Technics SL1200-improving sound?

R

robotix

Guest
My current turntable setup consists of a standard sl1200 with stanton 680 ELII cart & TCC TC-750LC preamp which I'm using to convert vinyl to wav. I'm no audiophile but was wondering how to further improve the sound without the need to spend ages tweaking it on the computer.

The things I'm considering are:

1) Upgrading the phono lead. This one seems simple to fit & is the cheapest option

http://www.hydrawire.com/technics.htm

2) Upgrading the tonearm to the basic origin live one, but possibly adding some of the upgrades aswell, such as the structural upgrade.

Has anyone done either of these mods & if so how do they compare to the sound/performance of an original technics?

Another option is to try another cart, as the only ones I've used so far are primarily meant for dj use, although I believe the current one is meant to be one of the better sounding ones.

In my quest to find better sound I'm already on to my 2nd preamp, as the first one, a terratec usb one added a whistling noise to the recordings.

Any thoughts?

Cheers

Rob
 

overkill

Distinguished Member
My current turntable setup consists of a standard sl1200 with stanton 680 ELII cart & TCC TC-750LC preamp which I'm using to convert vinyl to wav. I'm no audiophile but was wondering how to further improve the sound without the need to spend ages tweaking it on the computer.

The things I'm considering are:

1) Upgrading the phono lead. This one seems simple to fit & is the cheapest option

http://www.hydrawire.com/technics.htm

2) Upgrading the tonearm to the basic origin live one, but possibly adding some of the upgrades aswell, such as the structural upgrade.

Has anyone done either of these mods & if so how do they compare to the sound/performance of an original technics?

Another option is to try another cart, as the only ones I've used so far are primarily meant for dj use, although I believe the current one is meant to be one of the better sounding ones.

In my quest to find better sound I'm already on to my 2nd preamp, as the first one, a terratec usb one added a whistling noise to the recordings.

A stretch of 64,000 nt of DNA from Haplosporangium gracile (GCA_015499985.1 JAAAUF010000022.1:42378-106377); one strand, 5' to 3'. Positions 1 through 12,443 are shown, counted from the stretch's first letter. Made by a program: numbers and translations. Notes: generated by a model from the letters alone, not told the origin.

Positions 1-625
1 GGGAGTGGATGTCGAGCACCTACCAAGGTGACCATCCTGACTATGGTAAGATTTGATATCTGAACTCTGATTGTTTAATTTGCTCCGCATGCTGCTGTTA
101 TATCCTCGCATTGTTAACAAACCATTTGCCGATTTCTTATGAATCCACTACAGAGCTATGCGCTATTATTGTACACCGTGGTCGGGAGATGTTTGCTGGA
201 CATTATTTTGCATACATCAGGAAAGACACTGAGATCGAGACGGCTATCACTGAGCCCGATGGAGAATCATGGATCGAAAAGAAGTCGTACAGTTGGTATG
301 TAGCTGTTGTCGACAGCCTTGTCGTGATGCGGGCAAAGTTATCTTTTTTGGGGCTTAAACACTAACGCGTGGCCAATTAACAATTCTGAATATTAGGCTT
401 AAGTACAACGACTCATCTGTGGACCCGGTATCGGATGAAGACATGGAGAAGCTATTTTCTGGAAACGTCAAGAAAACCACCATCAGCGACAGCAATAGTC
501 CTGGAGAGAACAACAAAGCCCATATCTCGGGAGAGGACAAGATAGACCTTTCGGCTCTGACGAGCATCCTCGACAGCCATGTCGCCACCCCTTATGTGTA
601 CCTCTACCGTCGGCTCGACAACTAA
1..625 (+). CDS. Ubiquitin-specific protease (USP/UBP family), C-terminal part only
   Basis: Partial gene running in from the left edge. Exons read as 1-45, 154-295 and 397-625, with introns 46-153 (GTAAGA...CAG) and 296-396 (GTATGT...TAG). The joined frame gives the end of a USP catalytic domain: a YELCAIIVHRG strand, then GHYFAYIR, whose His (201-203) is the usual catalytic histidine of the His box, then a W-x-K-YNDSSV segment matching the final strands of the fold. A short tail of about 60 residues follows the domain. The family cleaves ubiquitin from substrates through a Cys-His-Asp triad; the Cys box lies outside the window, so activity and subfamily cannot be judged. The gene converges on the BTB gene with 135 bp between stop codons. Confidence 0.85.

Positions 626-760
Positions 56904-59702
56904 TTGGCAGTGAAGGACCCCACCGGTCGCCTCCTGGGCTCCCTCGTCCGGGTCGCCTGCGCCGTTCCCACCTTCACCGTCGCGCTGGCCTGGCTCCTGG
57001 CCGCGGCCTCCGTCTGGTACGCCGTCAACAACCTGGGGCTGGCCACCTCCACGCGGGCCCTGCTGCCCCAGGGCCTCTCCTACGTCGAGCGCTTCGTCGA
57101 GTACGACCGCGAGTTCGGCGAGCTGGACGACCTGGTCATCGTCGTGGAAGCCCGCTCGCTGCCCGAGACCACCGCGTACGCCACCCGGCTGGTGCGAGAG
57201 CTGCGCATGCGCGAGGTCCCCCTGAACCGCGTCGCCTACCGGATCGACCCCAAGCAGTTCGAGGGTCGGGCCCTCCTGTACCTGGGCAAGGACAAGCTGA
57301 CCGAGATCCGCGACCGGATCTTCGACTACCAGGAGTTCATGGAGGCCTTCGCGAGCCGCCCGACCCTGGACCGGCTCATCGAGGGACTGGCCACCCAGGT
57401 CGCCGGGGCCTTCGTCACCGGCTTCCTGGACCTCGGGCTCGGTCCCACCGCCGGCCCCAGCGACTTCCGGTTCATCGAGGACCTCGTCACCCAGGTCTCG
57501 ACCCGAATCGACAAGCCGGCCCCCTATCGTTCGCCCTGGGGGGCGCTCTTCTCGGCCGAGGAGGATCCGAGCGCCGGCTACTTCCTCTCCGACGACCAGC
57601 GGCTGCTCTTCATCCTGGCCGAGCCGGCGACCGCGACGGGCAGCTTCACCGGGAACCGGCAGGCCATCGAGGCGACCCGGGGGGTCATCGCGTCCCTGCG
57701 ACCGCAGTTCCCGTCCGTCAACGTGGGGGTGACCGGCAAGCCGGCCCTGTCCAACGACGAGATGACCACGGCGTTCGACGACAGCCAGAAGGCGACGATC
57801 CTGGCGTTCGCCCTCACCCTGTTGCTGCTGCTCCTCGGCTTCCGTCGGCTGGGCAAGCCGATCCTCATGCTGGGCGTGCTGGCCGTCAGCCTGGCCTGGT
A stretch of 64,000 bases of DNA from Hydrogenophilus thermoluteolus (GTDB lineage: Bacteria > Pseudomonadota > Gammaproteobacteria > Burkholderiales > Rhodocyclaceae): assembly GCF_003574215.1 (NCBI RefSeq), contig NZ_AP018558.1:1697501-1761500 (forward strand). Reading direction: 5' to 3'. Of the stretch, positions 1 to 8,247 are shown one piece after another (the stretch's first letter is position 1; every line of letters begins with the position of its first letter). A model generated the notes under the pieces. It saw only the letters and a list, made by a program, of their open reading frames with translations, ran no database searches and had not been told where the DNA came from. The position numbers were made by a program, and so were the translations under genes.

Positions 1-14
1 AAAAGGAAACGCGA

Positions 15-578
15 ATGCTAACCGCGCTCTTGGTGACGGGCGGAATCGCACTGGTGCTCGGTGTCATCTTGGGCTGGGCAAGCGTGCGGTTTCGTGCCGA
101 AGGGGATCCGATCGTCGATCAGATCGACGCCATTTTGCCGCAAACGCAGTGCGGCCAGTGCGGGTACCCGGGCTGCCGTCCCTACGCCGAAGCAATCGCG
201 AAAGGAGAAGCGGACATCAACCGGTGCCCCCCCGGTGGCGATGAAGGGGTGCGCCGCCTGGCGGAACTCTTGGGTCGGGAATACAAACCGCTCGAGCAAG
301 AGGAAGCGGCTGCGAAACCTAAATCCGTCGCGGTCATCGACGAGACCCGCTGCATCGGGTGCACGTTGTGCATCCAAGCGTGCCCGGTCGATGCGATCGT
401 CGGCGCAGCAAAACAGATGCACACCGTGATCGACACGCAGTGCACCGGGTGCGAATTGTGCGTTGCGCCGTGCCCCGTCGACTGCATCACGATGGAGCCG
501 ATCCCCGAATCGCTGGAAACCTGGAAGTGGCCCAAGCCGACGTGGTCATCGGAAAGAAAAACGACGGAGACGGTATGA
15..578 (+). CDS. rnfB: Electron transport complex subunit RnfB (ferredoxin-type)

Any thoughts?

Cheers

Rob
Tbh I wouldn't bother lashing out if you are just converting to digital in order to get rid of the vinyl. Get a decent software package such as Sonic foundry. SF is easy to use and highly tweakable. I've rescued some pretty duff sounding tapes using it, and they sound about as pristine as some of the CD's I've bought retail. Mind you, that's not saying much as many CD's sound as though the Engineer/Producer had a heavy cold that day, or like the earlier Muse discs, didn't realise what 'clipping' means..........:D

I would recommend hunting down a decent phono cable from the Amp to PC. I use a QED two phono to 3.5 which did bring about a big improvement. On the Cartridge side, yes, a decent hifi cartridge will bring improvements, but again I wouldn't go nuts if you are looking to dump the vinyl. It's just not cost effective. Even a basic Origin Live arm is around £370-450 plus a cartridge, and that would have bought quite a few CD's to replace the old Vinyl.

Don't get me wrong, I use Vinyl as my main source, but I cannot see the point in spending big if the TT is only going to be used in the short term then dumped.
 

Cable Monkey

Novice Member
The Technics decks are not built for out and out fidelity and as such you may find any money spent brings minimal returns though I would imagine any deck with a cult following will have lots of tips on how to trick them out. If you are going to spend cash then buy a budget turntable with better tweakability and an audiophile phono amp.
 

Pat Marcus

Active Member
I dont agree. I have done exactly the kind of upgrade you are considering. The Technics SL1200/1210 is actually a pretty decent deck that is crying out for a better arm and cartridge combo.